Ten Tips For Learning New Repertoire

When it comes to learning a new piece, knowing how to practice correctly is essential.  Good practicing is about developing problem solving strategies, efficient use of time and constant evaluation.  Young Suzuki students depend on the parent to structure well disciplined practice sessions that will facilitate the mastery of a new piece.  As students approach the teenage years, they are able to work successfully on their own.

Here are ten points that parents and students should keep in mind when learning a new piece:

1. Listen repeatedly. This is the core of Dr. Suzuki’s “mother tongue” approach.  When it comes time to learn a new piece, both the student and parent should know the music well after months of daily, repeated CD listenings and group classes.  As students begin to develop a deeper association between the pitch in their “ear” and the corresponding place on the fingerboard the learning process is sped up dramatically.  Later, when note reading is introduced, the player will see patterns of  notes, “hear” them and then play them in a process that comes together in a split second.

All great composers hear music in their inner “ear.”  In one story, the young Mozart traveled to Italy, heard a long choral piece performed once and went home and proceeded to copy the entire score note for note.  Beethoven was able to continue to compose after he lost his hearing because of his ability to hear music in his head.

As students become more advanced, it is important that they listen to as many different recordings of a piece as possible.  The goal should never be to parrot back someone else’s performance, but to consider many different interpretations and then to find your own.

2. Isolate sections that are more difficult or present new technical challenges.  I often give my students exercises when they are confronted with a new technical challenge.  After focusing on a specific problem and solving it through correct repetitions, the rest of the piece often falls into place.  You will be able to structure your time in the most effective way by getting a head start on these challenges.

3. Slow down.  Allow the fingers and bow arm to get wired in the right way from the beginning.  For less advanced Suzuki students, the parent should make sure that in the beginning each step is isolated.  Play, stop the bow, quickly set the finger, wait, play the next note, make a quick string crossing, wait, play the next note. This type of practice leads to quick mastery of the piece.  Physical motions are efficient and no wrong notes or extra motions are ingrained.

4. Use verbal and physical cues.  Parents can help young Suzuki students by calling out the correct finger after each bow stop.  The parent can also mime the correct bowing in the air with their right arm.  Even though the student’s eyes remain down on the violin, this is a helpful peripheral visual cue.  Sing or play along on the piano or another instrument if possible.

5. Take one goal at a time.  Consider what makes a particular passage difficult and quickly address it.  Focus on that one goal and try to achieve it through many correct, slow repetitions.

6. Repeat only a few notes at a time.  In some ways, learning a new piece is like sanding a table.  Work out a small section and then move on.  Gradually more and more of the piece will take shape.  It is also important to start in different places in the middle of the piece and play them out of context.

7. Listen carefully and evaluate.  Are you creating the phrase that you want?  Are you in the correct part of the bow and are you using the right amount of bow speed and weight? Is the rhythm good?  Is everything in tune?  If you hear an out of tune note go back to the preceding note and try again.  Once you get it it tune, look at your fingers, memorize the feeling and distance between fingers.  Are you playing with the indicated dynamics?  There is a lot to think about, but you want to catch any mistake immediately before it becomes a habit.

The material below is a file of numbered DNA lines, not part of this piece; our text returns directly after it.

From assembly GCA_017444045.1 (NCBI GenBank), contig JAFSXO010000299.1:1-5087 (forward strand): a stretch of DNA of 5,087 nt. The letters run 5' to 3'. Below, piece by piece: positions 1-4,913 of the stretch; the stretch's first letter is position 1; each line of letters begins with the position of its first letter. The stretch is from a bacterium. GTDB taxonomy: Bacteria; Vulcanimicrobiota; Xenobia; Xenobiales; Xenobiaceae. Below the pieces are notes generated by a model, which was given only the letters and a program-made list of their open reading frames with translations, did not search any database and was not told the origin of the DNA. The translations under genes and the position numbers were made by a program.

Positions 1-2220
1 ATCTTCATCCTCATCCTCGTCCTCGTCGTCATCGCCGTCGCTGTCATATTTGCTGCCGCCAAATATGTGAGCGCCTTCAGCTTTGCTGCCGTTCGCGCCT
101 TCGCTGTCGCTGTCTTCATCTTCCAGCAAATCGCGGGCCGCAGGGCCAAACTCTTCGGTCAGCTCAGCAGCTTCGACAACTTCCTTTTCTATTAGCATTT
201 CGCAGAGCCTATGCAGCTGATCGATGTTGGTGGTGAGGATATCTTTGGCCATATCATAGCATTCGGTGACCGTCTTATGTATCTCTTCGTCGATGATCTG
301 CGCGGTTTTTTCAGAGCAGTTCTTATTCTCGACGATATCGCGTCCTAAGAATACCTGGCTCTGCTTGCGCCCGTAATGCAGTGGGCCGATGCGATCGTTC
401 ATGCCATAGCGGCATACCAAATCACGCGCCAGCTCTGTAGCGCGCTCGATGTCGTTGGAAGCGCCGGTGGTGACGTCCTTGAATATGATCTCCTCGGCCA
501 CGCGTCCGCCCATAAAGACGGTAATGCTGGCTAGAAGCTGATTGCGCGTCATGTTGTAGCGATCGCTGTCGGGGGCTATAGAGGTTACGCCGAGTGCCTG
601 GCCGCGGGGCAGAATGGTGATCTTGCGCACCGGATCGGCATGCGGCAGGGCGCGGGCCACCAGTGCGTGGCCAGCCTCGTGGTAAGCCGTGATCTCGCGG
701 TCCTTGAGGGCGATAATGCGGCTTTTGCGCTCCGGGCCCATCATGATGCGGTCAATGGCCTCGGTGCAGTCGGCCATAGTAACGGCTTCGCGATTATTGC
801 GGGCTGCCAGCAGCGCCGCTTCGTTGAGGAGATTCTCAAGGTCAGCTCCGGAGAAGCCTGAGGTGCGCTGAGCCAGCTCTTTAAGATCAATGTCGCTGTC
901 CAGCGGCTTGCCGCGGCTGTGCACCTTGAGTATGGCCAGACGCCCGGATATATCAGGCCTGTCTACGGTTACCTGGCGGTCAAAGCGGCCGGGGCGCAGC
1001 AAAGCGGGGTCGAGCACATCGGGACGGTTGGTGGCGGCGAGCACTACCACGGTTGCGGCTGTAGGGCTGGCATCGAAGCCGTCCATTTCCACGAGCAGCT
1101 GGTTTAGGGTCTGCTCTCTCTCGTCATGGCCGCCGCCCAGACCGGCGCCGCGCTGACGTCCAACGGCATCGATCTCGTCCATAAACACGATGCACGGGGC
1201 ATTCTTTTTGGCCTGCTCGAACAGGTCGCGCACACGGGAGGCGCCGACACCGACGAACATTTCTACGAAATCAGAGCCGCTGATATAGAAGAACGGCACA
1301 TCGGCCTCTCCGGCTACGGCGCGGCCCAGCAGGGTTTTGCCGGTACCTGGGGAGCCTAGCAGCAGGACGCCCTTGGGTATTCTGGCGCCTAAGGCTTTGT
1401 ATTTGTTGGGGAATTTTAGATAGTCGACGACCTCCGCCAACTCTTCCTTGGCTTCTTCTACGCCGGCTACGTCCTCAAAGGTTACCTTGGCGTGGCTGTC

8. Isolate left and right hands when necessary.  If you encounter a bowing issue, take the bow separately and play on open strings.  Set the fingers of the left and play pizzicato (or plucking the strings)  so you can focus only on the left hand.

9. Maintain relaxation and good posture.  Notice when tension creeps in and shake your hands and arms out.  Renew a feeling of soft, cushiony relaxation in your hands.

10. Be patient and persistent.  Continue to play slowly and acknowledge that it may take some time to get a new piece in your fingers.  Make sure you continue to practice every day.  You will probably see a sudden jump in progress that is the result of your cumulative work.

Here are a few more posts on practicing that you might enjoy reading.

2 thoughts on “Ten Tips For Learning New Repertoire”

  1. I have a couple issues with the content of this blog post, “Ten Tips For Learning New Repertoire.” These are just my opinions based on years of playing, teaching all age ranges and teaching students with learning challenges as well as those who are not considered learning-challenged. I am aware that some of my ideas may not be Suzuki-PC but as a professional and a professional teacher of music having been involved in music learning for 42 years I find these ideas proven. The items I am not responding to I do not find issue with, it’s just the ones I note below. I welcome replies.

    1. Listen repeatedly. I am in complete agreement that listening to recordings of the piece being learned is helpful but not until after the student has had time to “read through” the piece and only listen to it once before they begin to work on it. The listening can have an adverse effect in that the student will memorize the rhythmic aspect of the piece rather than count it for themselves. A student learns and retains much more by working out the counting on their own (with their teacher’s assistance) before they memorize the piece. Listening to the specific piece thereafter will help with understanding how other players have phrased the piece and perhaps tonally (texturally) how the instrument sounds playing it. Otherwise, I suggest to my students to listen to recordings of repertoire to get the sound of the instrument in their ear to eventually learn to replicate that sound but not necessarily repeated listening to the specific piece on their stand until they have had an opportunity to count through it and play the pitches and listen to the intervals on their own. I believe some amount of “parroting” is necessary because as one learns to play like someone else it allows for more creativity in finding their own voice in the future, but that should not come until after the musician has put a piece through their own process of learning it in order to retain the “process of learning.” I parrot many different players because there are characteristics of different players which I like and which helps me play the instrument more fluidly with less tension thereby freeing me up to find my own instrumental voice.